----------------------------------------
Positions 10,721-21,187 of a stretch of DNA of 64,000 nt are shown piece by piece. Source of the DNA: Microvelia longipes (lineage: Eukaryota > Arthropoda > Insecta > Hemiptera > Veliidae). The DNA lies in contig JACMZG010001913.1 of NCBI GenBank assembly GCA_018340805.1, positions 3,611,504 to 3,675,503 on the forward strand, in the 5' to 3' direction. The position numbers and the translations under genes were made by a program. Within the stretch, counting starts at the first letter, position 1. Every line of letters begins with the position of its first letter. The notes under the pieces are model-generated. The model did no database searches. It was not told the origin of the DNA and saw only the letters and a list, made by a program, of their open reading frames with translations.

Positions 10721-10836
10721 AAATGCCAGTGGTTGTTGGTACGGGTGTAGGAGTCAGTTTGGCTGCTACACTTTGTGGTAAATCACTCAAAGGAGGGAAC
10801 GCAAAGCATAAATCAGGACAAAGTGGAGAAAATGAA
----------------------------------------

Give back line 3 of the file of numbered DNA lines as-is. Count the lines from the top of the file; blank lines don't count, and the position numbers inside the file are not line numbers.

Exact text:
10721 AAATGCCAGTGGTTGTTGGTACGGGTGTAGGAGTCAGTTTGGCTGCTACACTTTGTGGTAAATCACTCAAAGGAGGGAAC